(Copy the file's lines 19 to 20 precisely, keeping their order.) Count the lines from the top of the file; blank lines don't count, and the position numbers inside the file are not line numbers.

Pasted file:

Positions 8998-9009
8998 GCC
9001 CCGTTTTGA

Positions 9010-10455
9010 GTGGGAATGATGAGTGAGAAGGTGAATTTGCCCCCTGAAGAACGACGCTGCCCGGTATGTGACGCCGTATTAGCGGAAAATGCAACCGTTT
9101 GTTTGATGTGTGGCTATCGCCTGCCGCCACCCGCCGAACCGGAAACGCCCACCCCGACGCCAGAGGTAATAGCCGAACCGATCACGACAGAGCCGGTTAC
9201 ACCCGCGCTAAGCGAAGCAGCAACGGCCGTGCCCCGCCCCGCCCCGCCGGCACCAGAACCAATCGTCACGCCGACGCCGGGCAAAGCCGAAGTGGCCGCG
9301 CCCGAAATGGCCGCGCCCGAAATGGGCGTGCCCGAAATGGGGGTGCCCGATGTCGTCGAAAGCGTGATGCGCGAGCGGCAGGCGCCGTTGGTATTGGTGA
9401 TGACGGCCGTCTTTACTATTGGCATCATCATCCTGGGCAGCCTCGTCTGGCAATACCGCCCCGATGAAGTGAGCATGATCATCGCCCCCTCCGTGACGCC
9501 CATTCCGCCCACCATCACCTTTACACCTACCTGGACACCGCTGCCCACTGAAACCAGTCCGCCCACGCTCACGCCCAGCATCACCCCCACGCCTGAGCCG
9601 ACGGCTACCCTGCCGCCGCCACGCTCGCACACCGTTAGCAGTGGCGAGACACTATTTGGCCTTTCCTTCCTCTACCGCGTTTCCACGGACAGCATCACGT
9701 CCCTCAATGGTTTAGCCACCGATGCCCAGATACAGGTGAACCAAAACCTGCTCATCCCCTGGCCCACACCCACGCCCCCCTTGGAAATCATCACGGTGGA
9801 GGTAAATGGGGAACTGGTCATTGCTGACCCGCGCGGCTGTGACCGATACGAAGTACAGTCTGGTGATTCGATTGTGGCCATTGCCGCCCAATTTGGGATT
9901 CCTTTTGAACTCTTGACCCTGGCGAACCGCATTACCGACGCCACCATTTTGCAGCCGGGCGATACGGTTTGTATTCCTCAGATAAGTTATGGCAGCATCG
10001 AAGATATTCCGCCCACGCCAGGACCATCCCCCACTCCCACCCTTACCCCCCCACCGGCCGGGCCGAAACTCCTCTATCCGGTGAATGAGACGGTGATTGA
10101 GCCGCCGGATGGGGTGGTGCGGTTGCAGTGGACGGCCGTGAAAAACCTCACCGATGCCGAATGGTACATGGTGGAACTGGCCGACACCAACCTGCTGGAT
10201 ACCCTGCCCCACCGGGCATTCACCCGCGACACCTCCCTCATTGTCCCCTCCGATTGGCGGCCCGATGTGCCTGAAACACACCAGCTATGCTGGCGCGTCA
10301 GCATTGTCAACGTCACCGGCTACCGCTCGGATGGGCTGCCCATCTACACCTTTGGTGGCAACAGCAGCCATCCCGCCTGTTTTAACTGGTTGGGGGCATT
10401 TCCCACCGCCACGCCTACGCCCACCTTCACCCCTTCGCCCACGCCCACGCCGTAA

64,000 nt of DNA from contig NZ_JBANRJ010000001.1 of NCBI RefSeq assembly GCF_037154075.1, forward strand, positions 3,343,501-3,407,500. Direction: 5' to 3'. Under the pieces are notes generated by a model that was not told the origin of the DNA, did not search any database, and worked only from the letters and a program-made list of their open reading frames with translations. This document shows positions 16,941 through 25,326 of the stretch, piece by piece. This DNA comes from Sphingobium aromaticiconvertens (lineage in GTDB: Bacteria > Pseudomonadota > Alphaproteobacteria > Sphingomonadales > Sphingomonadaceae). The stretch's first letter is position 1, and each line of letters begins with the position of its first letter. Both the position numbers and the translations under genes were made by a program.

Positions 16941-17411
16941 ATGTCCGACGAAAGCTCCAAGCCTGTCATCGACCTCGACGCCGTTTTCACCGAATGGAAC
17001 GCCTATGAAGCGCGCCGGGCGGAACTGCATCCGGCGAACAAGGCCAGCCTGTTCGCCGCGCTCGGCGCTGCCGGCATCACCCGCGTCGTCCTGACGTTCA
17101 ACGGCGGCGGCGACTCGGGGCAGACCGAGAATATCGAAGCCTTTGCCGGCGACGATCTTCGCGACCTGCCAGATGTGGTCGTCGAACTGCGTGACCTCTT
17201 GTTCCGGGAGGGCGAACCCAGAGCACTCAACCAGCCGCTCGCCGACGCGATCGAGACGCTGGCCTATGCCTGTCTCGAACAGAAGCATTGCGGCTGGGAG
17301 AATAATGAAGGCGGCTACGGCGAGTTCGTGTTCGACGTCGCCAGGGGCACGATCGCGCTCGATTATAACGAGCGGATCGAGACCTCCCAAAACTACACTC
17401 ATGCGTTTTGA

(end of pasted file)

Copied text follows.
10401 TCCCACCGCCACGCCTACGCCCACCTTCACCCCTTCGCCCACGCCCACGCCGTAA

64,000 nt of DNA from contig NZ_JBANRJ010000001.1 of NCBI RefSeq assembly GCF_037154075.1, forward strand, positions 3,343,501-3,407,500. Direction: 5' to 3'. Under the pieces are notes generated by a model that was not told the origin of the DNA, did not search any database, and worked only from the letters and a program-made list of their open reading frames with translations. This document shows positions 16,941 through 25,326 of the stretch, piece by piece. This DNA comes from Sphingobium aromaticiconvertens (lineage in GTDB: Bacteria > Pseudomonadota > Alphaproteobacteria > Sphingomonadales > Sphingomonadaceae). The stretch's first letter is position 1, and each line of letters begins with the position of its first letter. Both the position numbers and the translations under genes were made by a program.